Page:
OCCUPATIONAL CANCER AND INDUSTRIAL DISEASES
FIREFIGHTERS AND OCCUPATIONAL CANCER
The effects on firefighters (career and volunteer) who have been exposed to carcinogens at fire scenes have been the subject of scientific research conducted worldwide. The research has found a clear link between firefighting as an occupation and the increased risk of developing some cancers. These include: brain, prostate, testicular, breast, kidney, bladder, leukemia, non-Hodgkin’s lymphoma, multiple myeloma, ureter, colorectal and oesphageal cancers. If a firefighter with a certain number of years’ service develops these types of cancer, then that cancer is considered to have been caused by occupational firefighting exposure to carcinogens at fire scenes and in the clean up afterwards.
A number of Australian States and Territories have already introduced legislation that creates a legal presumption that if a firefighter (career or volunteer) is diagnosed with a particular type of cancer then there is a legal presumption that the cancer resulted from their employment or engagement as a firefighter. This type of legislation is called presumptive legislation.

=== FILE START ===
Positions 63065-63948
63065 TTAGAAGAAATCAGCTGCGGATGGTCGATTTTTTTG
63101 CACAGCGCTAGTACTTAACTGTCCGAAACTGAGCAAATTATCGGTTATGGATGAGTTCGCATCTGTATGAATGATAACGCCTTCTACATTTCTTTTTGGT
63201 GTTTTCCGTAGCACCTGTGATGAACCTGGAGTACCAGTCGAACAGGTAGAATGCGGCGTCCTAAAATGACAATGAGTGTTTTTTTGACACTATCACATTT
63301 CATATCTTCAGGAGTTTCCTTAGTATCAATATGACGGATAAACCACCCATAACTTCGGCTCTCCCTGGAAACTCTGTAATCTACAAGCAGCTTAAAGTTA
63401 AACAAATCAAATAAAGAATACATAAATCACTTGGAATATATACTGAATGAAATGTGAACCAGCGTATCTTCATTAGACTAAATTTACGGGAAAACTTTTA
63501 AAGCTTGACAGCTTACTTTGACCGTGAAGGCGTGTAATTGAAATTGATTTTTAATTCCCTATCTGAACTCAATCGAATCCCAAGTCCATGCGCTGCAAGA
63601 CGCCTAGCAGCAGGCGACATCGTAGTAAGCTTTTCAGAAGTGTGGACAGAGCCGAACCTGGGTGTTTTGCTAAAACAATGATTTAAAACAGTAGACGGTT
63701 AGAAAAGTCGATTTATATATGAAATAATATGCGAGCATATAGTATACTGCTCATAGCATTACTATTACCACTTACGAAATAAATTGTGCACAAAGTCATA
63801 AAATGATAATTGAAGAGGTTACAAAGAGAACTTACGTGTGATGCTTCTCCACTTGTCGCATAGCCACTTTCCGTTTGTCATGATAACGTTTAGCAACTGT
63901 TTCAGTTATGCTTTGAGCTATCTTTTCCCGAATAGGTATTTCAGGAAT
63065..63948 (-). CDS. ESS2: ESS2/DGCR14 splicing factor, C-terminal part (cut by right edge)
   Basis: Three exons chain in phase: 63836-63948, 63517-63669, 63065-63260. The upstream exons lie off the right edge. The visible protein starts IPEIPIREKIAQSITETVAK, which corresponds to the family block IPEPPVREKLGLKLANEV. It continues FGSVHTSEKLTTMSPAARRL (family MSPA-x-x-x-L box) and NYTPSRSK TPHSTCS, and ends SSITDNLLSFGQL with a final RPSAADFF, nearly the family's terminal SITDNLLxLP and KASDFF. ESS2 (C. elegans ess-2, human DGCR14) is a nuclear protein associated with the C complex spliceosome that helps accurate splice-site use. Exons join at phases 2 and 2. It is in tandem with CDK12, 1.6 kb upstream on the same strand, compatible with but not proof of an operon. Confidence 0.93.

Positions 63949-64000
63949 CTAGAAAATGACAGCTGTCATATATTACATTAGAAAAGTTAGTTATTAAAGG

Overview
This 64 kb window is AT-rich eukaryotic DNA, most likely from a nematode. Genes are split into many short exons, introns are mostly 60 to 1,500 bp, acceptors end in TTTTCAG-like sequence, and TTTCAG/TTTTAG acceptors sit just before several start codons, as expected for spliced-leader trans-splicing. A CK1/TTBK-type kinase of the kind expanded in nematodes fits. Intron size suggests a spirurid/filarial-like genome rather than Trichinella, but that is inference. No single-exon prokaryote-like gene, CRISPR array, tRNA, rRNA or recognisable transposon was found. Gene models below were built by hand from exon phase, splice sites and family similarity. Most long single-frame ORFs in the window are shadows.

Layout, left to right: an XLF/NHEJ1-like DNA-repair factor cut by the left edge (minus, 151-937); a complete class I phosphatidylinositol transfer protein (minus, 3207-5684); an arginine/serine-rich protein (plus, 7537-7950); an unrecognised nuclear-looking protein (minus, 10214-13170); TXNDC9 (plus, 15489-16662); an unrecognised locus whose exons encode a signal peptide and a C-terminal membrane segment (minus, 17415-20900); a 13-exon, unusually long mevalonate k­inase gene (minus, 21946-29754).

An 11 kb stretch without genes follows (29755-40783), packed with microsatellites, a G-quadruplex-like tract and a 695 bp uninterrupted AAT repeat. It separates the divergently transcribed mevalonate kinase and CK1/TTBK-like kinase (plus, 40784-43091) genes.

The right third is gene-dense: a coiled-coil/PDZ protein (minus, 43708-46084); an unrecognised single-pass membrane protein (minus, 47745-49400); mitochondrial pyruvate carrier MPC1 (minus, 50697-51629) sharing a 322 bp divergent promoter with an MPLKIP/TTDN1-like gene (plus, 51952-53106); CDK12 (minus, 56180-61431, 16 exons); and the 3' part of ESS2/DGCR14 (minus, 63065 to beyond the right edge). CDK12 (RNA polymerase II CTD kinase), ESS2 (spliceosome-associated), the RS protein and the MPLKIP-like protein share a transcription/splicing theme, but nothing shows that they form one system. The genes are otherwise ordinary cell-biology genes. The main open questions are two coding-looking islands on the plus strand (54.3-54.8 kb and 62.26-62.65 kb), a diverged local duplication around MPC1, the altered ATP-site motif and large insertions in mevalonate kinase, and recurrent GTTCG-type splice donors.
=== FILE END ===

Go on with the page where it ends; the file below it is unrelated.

A key benefit of presumptive legislation is that it provides the timeframes for cumulative exposure. For example:
|Type of Cancer||Latency period|
|Non-Hodgkin’s Lymphoma||15 years|
|Multiple Myeloma||15 years|
Many firefighters fighting occupational cancer don’t claim Workers’ Compensation. They access sick leave and other leave entitlements including income protection insurance. They also fund their own medical treatment. This is unnecessary where workers’ compensation entitlements exist. Workers compensation claims for occupational cancer are being accepted even if presumptive legislation doesn’t apply or exist.
If you are diagnosed with cancer you should consider the availability of workers’ compensation benefits and contact James Law.
If you have any questions, please call for a free consultation.